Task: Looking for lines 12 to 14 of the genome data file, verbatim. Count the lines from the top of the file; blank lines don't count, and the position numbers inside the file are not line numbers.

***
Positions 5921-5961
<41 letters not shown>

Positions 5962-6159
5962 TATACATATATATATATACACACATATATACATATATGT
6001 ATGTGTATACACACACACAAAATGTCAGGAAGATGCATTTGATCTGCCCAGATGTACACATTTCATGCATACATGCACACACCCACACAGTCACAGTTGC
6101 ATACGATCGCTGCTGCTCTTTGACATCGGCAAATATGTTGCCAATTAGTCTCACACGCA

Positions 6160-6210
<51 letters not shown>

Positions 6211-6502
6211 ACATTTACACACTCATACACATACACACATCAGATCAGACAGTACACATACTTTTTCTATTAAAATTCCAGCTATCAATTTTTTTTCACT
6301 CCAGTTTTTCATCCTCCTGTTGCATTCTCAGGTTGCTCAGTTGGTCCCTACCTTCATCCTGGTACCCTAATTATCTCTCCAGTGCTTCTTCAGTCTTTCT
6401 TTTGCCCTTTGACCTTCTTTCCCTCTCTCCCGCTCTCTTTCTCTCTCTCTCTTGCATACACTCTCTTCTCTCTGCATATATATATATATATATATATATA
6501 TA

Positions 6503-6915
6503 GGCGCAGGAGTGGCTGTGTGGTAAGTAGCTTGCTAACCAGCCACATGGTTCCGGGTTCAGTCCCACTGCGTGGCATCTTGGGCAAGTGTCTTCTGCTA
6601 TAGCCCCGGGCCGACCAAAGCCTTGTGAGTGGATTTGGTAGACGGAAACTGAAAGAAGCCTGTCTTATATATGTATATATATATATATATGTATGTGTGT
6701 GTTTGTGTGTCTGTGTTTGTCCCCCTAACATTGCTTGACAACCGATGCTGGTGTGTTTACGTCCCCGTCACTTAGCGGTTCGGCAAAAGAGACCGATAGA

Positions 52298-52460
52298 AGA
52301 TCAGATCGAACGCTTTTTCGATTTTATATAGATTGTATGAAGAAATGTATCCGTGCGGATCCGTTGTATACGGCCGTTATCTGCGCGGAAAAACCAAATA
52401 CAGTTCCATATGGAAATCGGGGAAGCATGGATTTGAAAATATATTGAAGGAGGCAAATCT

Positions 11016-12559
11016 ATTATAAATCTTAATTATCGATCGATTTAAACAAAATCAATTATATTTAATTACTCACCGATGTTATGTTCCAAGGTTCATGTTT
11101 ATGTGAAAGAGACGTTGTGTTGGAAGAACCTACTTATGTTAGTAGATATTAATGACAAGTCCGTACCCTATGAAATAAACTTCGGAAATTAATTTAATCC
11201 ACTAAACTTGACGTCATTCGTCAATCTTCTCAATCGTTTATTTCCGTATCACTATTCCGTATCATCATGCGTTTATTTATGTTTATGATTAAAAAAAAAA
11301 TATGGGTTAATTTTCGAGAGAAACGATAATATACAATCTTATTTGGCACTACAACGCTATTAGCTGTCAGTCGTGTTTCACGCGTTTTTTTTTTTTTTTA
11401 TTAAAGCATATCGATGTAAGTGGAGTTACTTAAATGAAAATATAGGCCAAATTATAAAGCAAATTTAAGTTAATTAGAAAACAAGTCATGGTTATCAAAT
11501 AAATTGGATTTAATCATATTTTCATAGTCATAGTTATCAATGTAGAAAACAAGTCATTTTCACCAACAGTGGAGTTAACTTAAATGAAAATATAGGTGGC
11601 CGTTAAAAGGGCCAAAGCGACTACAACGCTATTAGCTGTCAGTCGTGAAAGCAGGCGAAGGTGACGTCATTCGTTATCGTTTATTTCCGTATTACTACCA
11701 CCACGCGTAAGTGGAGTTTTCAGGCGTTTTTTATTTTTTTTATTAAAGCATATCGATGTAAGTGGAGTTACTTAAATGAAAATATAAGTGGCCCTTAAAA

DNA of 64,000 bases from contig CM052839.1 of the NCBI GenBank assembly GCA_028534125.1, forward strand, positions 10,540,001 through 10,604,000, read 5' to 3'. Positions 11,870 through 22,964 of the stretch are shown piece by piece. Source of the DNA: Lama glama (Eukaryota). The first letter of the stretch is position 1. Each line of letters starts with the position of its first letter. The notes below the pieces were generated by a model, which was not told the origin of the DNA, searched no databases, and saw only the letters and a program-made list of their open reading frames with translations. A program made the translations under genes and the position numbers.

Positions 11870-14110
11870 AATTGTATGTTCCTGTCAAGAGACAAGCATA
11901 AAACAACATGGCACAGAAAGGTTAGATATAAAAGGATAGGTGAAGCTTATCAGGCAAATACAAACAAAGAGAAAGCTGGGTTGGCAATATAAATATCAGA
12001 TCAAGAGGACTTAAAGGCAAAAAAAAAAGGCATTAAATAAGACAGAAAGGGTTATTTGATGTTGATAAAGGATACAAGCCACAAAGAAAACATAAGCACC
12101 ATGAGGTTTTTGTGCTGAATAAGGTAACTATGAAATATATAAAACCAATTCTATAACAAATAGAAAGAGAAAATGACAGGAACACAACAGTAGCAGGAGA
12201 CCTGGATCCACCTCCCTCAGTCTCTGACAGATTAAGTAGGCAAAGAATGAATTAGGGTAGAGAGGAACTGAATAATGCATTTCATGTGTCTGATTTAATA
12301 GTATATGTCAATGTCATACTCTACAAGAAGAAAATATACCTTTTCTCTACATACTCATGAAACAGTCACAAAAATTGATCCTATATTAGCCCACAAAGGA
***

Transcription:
6401 TTTGCCCTTTGACCTTCTTTCCCTCTCTCCCGCTCTCTTTCTCTCTCTCTCTTGCATACACTCTCTTCTCTCTGCATATATATATATATATATATATATA
6501 TA

Positions 6503-6915